Legendary director David Lynch is known —and loved— for making bizarre, surrealistic, complicated and marvelous films and TV shows, such as Mullholand Drive, Blue Velvet and the highly celebrated cult-classic Twin Peaks. Lynch has a very particular style which is definitely not suited for everybody, so it’s hard to imagine him directing something such as an epic sci-fi tale like Star Wars. But he was indeed approached by George Lucas to direct the third of his original trilogy.

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The two met in order to discuss the script, but had creative differences over the road it should take. The meeting didn’t prosper, and since the Wild at Heart director tends to a more niche, indie taste, he declined the offer, possibly thinking Star Wars was a bit too commercial for someone with such distinctive quirks like him. Eventually, things worked out for both parties, since Return of the Jedi was finally directed by the late Richard Marquand, and it’s regarded as one of the best films in the Star Wars franchise.

#14. Darth Vader Is Banned From Star Wars Events

While James Earl Jones voiced Darth Vader, British actor David Prowse played Darth Vader in physical form. However, the latter has a somewhat turbulent and complicated relationship with George Lucas, who reportedly found him annoying and accused him of leaking Darth Vader’s identity before the release of the film. In simple words, the climate onset was not smooth, and things were a bit awkward between the two, to say the least.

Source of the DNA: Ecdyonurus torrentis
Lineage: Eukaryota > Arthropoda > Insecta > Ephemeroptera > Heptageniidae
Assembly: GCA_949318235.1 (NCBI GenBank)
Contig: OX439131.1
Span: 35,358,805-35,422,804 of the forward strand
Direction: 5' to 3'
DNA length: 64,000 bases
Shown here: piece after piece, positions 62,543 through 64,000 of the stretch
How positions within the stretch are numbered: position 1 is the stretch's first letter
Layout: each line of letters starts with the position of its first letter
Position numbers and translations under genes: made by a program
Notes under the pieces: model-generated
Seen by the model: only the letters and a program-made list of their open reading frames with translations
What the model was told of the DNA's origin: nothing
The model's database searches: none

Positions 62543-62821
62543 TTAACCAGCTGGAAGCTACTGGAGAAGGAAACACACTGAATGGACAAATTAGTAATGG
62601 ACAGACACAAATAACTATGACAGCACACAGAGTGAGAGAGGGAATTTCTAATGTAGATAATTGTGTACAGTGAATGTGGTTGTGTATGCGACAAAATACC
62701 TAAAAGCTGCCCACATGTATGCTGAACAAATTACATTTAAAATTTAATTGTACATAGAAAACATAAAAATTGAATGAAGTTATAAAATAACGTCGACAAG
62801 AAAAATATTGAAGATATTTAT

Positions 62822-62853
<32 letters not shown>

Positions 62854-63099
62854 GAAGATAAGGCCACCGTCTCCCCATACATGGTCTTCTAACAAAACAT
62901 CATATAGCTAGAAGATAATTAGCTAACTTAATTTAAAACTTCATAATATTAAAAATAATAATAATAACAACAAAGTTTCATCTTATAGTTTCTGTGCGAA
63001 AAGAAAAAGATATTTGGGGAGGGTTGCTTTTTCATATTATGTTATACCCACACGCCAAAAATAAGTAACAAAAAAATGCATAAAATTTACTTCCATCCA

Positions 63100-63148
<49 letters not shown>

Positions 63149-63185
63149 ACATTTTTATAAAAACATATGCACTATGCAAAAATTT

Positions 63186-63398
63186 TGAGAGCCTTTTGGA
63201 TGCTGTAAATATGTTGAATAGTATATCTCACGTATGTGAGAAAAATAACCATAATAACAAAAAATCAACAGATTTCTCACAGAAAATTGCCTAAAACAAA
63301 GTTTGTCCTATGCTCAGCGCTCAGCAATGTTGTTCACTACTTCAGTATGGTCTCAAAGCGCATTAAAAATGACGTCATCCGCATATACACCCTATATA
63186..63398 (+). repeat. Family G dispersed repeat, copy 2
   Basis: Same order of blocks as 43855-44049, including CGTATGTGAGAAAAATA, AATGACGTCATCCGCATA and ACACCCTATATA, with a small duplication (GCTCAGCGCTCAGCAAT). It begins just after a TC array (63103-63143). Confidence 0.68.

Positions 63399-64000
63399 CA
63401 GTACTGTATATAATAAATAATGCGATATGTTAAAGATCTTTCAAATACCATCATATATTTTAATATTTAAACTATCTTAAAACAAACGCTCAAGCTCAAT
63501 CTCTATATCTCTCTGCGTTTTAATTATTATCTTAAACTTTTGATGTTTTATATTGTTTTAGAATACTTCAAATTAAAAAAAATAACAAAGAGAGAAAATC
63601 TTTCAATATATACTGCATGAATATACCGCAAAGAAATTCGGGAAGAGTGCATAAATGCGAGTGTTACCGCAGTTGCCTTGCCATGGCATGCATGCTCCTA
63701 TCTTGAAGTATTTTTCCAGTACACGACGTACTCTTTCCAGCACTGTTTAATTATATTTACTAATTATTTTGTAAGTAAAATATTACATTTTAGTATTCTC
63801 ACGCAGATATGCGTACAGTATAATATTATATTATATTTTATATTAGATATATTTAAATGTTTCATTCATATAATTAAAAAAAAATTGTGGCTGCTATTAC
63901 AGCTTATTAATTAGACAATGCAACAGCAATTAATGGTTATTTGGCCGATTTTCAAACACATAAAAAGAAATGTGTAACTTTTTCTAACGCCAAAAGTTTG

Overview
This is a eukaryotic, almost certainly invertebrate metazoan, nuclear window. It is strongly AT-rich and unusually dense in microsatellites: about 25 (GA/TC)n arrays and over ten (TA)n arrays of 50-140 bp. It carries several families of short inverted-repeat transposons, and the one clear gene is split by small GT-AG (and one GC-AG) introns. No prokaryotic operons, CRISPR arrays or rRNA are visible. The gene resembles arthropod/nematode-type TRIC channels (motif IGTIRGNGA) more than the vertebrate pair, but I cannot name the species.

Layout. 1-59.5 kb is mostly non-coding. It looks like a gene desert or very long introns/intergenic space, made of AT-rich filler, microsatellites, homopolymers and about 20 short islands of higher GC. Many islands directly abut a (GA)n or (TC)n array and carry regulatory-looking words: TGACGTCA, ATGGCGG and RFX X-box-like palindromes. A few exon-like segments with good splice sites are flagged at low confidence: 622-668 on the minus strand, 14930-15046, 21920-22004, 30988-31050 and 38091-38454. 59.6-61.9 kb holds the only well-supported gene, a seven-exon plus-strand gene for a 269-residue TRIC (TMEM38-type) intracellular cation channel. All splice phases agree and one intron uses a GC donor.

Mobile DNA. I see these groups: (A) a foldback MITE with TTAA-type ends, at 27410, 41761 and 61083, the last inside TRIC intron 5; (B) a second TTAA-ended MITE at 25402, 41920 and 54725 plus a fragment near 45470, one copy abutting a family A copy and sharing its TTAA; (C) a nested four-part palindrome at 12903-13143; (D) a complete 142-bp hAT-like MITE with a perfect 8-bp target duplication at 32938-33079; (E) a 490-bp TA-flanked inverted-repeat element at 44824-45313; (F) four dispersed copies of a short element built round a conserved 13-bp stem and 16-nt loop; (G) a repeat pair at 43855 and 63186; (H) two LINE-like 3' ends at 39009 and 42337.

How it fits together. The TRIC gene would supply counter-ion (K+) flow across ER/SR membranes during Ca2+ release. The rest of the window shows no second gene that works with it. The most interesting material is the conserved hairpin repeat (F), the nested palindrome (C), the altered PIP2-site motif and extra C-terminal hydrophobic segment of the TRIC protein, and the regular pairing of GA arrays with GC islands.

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Whether rumors of Prowse spoiling the plot in Return of the Jedi are true or not, the actor was promised to be seen and heard at the end of the film, when Vader’s mask is removed and his identity is finally known. However, George Lucas went with a different actor to upset Prowse. By any means, he has been banned from attending any LucasFilm associated event, which includes conventions. There has been no word from Disney regarding the rescission of the ban now that they own LucasFilm.

#13. TIE Fighters Are Elephants

TIE fighters were the memorable symbol of the Imperial fleet. They were single-pilot vehicles and their initials stand for Twin Ion Engines, which propelled them. TIE fighters were designed for fast-paced fights and highly regarded as being fast and agile, although also fragile starfighters. TIE fighters and various TIE craft appear in Star Wars films as well as the spin-offs.

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One of the most recognized elements of the deadly TIE fighters is their iconic sound, which resembles a high-tech buzzsaw and evokes a sense of danger, similar to an ancient beast of some sort. However, Star Wars‘ sound designer Ben Burtt achieved this frightening sound by using something much different—elephants! He sampled a movie’s elephant noises and slowed them down, he then mixed them with the sound of cars on wet pavement, and the rest is history!

#12. Chewbacca’s Voice Is From Several Animals

Played by Peter Mayhew and designed by makeup supervisor Stuart Freeborn, Chewbacca is both an alien and a familiar, adorable, gigantic, and lovable dog. The fact that he towers above anyone else and walks like a human is irrelevant to his charm. Nevertheless, Mayhew didn’t produce Chewbacca’s grunts, whimpers, and other sounds, as they were in fact provided by Burtt, using the help of some animal friends.